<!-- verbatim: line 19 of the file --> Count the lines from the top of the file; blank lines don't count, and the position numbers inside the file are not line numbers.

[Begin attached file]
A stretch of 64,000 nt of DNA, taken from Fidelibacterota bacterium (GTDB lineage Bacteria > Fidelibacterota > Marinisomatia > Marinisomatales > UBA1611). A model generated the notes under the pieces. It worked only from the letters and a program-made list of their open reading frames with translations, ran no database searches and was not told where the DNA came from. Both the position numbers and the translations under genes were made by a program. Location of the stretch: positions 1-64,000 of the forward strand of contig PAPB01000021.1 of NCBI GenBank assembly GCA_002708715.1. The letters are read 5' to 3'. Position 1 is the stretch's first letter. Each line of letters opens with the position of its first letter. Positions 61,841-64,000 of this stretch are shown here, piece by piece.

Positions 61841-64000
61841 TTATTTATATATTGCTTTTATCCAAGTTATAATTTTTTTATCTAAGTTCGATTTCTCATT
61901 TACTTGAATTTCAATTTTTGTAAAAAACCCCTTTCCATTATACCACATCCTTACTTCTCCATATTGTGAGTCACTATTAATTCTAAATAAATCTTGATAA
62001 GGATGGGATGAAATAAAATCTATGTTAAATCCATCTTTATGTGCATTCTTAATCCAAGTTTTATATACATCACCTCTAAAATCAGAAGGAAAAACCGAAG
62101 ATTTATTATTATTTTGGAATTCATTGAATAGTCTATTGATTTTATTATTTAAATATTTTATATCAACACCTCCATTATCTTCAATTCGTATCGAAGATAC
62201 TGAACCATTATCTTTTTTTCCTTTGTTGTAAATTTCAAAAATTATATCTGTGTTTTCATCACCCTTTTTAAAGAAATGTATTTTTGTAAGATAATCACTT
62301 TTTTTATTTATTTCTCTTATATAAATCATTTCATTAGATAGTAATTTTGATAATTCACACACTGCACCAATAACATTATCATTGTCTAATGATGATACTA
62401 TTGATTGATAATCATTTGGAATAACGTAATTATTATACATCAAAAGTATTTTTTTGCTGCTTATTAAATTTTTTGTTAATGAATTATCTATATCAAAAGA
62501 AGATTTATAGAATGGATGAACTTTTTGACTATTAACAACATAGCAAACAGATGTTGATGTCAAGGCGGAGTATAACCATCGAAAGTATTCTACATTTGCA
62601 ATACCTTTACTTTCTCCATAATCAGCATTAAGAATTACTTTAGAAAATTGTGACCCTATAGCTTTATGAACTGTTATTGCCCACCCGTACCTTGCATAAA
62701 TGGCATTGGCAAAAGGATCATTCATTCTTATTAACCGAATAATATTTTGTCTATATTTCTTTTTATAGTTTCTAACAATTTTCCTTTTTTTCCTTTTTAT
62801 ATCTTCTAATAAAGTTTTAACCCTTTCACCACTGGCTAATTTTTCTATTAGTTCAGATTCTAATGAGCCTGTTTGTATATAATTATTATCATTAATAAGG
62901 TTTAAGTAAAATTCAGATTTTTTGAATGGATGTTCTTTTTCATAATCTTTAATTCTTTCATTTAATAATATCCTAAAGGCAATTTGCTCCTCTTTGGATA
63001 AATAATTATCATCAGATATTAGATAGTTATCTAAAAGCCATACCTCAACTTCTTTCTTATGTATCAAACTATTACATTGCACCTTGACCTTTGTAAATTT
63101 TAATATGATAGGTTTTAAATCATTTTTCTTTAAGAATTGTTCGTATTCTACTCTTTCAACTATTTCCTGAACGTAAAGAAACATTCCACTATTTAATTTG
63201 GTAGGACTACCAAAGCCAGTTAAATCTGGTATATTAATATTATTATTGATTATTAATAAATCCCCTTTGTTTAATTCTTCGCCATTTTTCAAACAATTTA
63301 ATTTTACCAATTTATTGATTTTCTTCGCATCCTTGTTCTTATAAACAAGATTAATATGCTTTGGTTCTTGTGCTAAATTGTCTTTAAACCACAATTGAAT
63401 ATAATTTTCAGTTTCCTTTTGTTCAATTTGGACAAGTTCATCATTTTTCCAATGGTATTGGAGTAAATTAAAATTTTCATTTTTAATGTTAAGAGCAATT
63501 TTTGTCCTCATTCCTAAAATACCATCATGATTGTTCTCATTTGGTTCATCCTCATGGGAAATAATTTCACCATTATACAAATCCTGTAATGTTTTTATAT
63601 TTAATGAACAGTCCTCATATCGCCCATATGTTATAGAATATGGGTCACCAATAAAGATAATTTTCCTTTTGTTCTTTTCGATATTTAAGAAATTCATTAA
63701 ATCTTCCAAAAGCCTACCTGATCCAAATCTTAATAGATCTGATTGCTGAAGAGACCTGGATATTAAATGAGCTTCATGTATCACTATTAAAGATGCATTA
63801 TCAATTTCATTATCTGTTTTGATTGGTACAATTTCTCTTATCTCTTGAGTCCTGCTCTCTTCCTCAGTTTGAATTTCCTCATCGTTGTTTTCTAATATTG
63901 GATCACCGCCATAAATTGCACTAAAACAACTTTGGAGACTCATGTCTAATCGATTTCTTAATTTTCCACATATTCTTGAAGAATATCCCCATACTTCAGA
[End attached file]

63401 ATAATTTTCAGTTTCCTTTTGTTCAATTTGGACAAGTTCATCATTTTTCCAATGGTATTGGAGTAAATTAAAATTTTCATTTTTAATGTTAAGAGCAATT